Court’s Observation

The Court heard both the counsel for the Petitioner and Respondent. The Court examined the records about the construction i.e., whether the construction was started prior to the EIA notification. But the absence of records was a fact to worry about to the Court. But the court observed that, even when assumed the 2 said blocks had been build prior to the issue, the other blocks would require the clearance certificate. The other contention of the Appraisal committee’s order being illegal was not accepted by the Court.

Subclause III of Clause 8 in EIA notification specifies that after a certain amount of time, the applicant can proceed assuming that the clearance he had sought was either granted or rejected only based on the Appraisal committee report. But the Court observed that in the instant case, there was no report formulated at all on which the Petitioner could cling upon to and hence the contention was rejected. 

The Court when examining the next main contention of the EIA not an obligation on his construction, Court observed that the Petitioner had no Locus-Standi to question this as he was wrong in constructing 2 blocks while the application was pending. With this ground being highlighted the Court rejected this contention of the Petitioner.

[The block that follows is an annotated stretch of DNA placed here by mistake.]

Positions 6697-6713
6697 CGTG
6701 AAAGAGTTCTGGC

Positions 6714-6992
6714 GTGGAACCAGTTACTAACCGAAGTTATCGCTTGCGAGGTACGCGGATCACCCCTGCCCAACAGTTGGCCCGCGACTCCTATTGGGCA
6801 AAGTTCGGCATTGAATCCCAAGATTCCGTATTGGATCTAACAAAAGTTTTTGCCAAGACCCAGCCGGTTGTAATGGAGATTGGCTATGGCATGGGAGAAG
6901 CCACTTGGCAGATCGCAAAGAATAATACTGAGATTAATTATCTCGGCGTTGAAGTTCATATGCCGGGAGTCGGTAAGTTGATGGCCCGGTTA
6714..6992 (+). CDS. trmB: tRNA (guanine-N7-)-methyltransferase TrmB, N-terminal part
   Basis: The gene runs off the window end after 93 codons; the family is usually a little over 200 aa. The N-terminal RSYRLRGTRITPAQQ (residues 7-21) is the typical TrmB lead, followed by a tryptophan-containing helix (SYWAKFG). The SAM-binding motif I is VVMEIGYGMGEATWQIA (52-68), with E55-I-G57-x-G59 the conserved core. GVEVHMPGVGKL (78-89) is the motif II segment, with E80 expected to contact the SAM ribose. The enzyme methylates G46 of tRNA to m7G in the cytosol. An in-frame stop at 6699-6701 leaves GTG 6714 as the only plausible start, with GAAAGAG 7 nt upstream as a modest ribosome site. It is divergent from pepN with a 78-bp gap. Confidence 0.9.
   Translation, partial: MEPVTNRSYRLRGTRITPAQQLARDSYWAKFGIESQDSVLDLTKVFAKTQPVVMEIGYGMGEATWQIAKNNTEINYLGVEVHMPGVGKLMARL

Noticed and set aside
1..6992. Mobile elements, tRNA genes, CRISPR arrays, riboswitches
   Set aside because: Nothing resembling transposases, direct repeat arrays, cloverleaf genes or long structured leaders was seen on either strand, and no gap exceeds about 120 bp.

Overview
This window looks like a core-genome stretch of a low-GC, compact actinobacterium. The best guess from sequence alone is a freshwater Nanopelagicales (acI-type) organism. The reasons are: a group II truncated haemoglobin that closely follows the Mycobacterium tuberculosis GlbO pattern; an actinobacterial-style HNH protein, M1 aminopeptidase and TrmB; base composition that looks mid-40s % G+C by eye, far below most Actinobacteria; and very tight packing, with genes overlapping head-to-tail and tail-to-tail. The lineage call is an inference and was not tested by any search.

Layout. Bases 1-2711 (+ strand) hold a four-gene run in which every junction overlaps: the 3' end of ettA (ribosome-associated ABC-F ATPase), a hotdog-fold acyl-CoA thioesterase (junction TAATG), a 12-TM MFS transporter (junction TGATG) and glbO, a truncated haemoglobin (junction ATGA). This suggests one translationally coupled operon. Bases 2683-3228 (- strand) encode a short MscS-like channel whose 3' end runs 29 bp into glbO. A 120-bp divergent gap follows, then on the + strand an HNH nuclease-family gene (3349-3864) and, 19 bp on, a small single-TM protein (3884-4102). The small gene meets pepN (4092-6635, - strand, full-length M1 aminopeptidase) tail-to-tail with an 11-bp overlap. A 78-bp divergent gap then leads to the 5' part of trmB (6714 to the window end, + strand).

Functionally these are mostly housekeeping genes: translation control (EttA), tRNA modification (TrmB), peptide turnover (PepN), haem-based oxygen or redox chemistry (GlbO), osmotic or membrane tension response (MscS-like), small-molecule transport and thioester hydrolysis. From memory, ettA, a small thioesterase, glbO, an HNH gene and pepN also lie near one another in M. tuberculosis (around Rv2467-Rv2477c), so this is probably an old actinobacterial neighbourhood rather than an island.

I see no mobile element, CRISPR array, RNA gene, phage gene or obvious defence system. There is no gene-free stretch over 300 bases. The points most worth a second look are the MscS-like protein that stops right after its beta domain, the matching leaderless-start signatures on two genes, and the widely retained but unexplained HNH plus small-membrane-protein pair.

Court’s judgement

The Single Judge Bench of the Kerala High Court disposed of the Civil Writ Petition directing the SEIAA and SEAC to consider and decide the pending application of the Petitioner for a final time. It also ordered a stop on the work that was in progress and ordered the construction work to be halted. is now on Telegram. Follow us for regular legal updates and judgment from courts. Follow us on Google News, InstagramLinkedInFacebook & Twitter. You can subscribe to our Weekly Email Updates. You can also contribute stories like this and help us spread awareness for a better society. Submit Your Post Now.